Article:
Audie Award Finalist, Original Work, 2014
In Rip-Off!, 13 of today’s best and most honored writers of speculative fiction face a challenge even they would be hard-pressed to conceive: Pick your favorite opening line from a classic piece of fiction (or even non-fiction) - then use it as the first sentence of an entirely original short story.
In the world of Rip-Off!, "Call me Ishmael" introduces a tough-as-nails private eye - who carries a harpoon; The Wonderful Wizard of Oz inspires the tale of an aging female astronaut who’s being treated by a doctor named Dorothy Gale; and Huckleberry Finn leads to a wild ride with a foul-mouthed riverboat captain who plies the waters of Hell.
Once you listen to Rip-Off! you’ll agree: If Shakespeare or Dickens were alive today, they’d be ripping off the authors in this great collection.
The stories included in Rip-Off! are:
As a bonus, the authors introduce their stories, explaining what they ripped-off - and why.
Rip-Off! was produced in partnership with SFWA - Science Fiction & Fantasy Writers of America. Gardner Dozois served as project editor.
The full list of narrators includes: Wil Wheaton, Scott Brick, Christian Rummel, Jonathan Davis, Khristine Hvam, L.J. Ganser, Stefan Rudnicki, David Marantz, Nicola Barber, Dina Pearlman, Allyson Johnson, Marc Vietor, and Ilyana Kadushin.
For more books from the authors of Rip-Off! click here.
©2012 Science Fiction and Fantasy Writers of America, Inc. (P)2012 Audible, Inc.
"Thirteen authors, eight narrators--this themed anthology has something for everyone…. Longtime narrators Scott Brick and Stefan Rudnicki rub elbows with Star Trek alum Wil Wheaton and five others. The varied narrators mean that there's no common delivery style, but it's safe to say that everyone involved was having fun." (AudioFile)
This book was fun, there are a couple of stand-out stories here, but overall it didn’t really wow me.
It is definitely worth listening to if you have any favorite authors with stories in it.
The only story in this that was worth the read was "The Lady Astronaut of Mars" by Mary Robinette Kowal. It was done in the style of Ray Bradbury and it was an EXCELLENT tribute to the author.
Don't know what I want to be when I grow up. Trip's cool though. Use Audible to make gym-training sane... And rip my imagination.
I did not like any of these stories. BUT... They may be quite good. Good, like art, is in the beholder's fantasy. I'm not a fantasy story type of guy. Maybe I own the problem, after all there are a bunch of well selling authors here and at least a few readers whom I've enjoyed elsewhere.
Wish I hadn't bought this. The premise sounded cool so I tried... reeeeely.
I guess when it comes to a short stories you are always going to have some good, some bad, but I really don't think I would have purchased this book if I had it to do over. There were some excellent stories, but the bad out weighed the good.
There are to many books out there more worthy of your credits!
Only a few of the short stories in here are worth a listen: The Moby Dick one is probably the best but for most the concept got in the way of the writing. Muse of Fire is pretty good too...
I was really disappointed in this one. I am a big fan of John Scalzi, and I usually love short stories. However, these stories are at best not bad. Some of them are just plain hard to listen to. I couldn't finish it.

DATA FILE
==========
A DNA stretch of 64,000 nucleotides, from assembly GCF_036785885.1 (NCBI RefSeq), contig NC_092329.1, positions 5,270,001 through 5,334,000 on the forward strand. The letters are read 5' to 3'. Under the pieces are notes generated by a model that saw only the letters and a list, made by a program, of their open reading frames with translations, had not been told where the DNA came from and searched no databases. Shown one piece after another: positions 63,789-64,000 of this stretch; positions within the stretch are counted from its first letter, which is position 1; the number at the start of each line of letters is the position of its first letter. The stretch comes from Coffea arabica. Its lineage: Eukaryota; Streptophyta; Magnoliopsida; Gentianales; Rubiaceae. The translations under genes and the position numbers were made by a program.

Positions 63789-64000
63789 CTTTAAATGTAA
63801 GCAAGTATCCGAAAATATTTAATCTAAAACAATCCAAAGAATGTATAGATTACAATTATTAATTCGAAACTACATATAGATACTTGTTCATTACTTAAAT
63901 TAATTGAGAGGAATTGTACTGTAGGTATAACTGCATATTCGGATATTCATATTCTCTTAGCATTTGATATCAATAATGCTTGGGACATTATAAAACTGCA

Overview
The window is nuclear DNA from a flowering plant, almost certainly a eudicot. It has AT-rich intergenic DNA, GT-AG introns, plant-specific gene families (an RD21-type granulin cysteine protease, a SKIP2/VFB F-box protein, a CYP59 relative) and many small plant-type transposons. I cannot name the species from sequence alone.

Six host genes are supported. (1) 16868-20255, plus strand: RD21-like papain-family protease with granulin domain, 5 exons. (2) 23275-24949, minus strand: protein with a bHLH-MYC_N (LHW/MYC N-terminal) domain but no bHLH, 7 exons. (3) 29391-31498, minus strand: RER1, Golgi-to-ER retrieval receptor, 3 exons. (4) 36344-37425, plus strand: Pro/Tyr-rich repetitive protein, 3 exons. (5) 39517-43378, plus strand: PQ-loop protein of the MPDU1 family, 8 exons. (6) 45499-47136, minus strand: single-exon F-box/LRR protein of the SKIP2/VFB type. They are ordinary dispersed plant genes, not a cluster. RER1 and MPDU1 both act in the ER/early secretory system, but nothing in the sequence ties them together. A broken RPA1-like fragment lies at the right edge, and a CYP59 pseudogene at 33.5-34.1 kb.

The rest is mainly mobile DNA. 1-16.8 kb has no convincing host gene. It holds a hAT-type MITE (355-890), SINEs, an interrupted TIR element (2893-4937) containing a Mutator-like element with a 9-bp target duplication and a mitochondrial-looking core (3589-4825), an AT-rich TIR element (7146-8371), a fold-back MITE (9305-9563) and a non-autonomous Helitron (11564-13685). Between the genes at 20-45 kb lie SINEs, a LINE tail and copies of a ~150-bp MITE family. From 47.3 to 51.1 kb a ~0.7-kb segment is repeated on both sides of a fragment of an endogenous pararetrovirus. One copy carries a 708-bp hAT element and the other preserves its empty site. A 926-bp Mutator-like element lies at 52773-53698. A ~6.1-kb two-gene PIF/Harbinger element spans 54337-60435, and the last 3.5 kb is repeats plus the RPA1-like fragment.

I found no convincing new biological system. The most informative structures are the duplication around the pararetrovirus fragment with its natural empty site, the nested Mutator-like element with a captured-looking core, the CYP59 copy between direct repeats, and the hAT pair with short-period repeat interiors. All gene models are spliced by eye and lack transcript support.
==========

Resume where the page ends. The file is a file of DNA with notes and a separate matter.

It's a series of short stories that take the first line of a classic story, and use it as a launching point for a new story. The lesson here is it's not always wise to stand on the shoulders of giants, and then jump off.
A couple of the narrators did not actively annoy me. That's sadly the best thing about this book.
The second story was the worst. Everything was painful to listen to in that.
The Concept. Most of the authors involved are well known and I like their other books. So they pick a first line of some other novel to base their short piece on. Sounded interesting with an interesting group of authors, and the narrators looked good, too. Only about half of the stories are SciFi. Well, written stories, but uninteresting to me. If I wanted to read about 1920's Chicago or prewar Germany, I would look in period fiction. I am not saying this is bad writing, just not Sci-Fi.
I won't be buying any more with this format, but these are great authors, so yes. BTW, the listen button just gave too little information on this book to make a decision.
Narration was fine, though it was WIL WHEATON that mislead me. ("WIL WHEATON!" shouted like Sheldon on TBBT.) I love his narration and I probably wouldn't have bought it if his name hadn't been on there with Resnick and several others. WIL WHEATON!
I am a pretty hard core Sci-Fi reader. So these shorts that had fantasy, period fiction, with a touch of real science fiction just didn't do it for me. I can tell you that most of the writing was good, though I didn't make it all the way through the book. So take my rating stars based on your leanings.
71 year old avid reader using either my eyes or ears. I make earrings that I donate to shelters and while I work, I listen to wonderful books. I also keep in mind that you have to kiss frogs to find princes - time's too short to bother with losers.
...but the rest ... not so much. In some they seem to try too hard to make their stories fit the theme - taking a first line from a great book and winging it from there. Frankly, I was unimpressed, even though there were tales by some of my favorite authors.
Not a lot to say here. Most of the stories were mediocre, a few were awful. None really memorable or particluarly enjoyable. As you can tell, I was somewhat disappointed by this anthology. Not my cup of tea.
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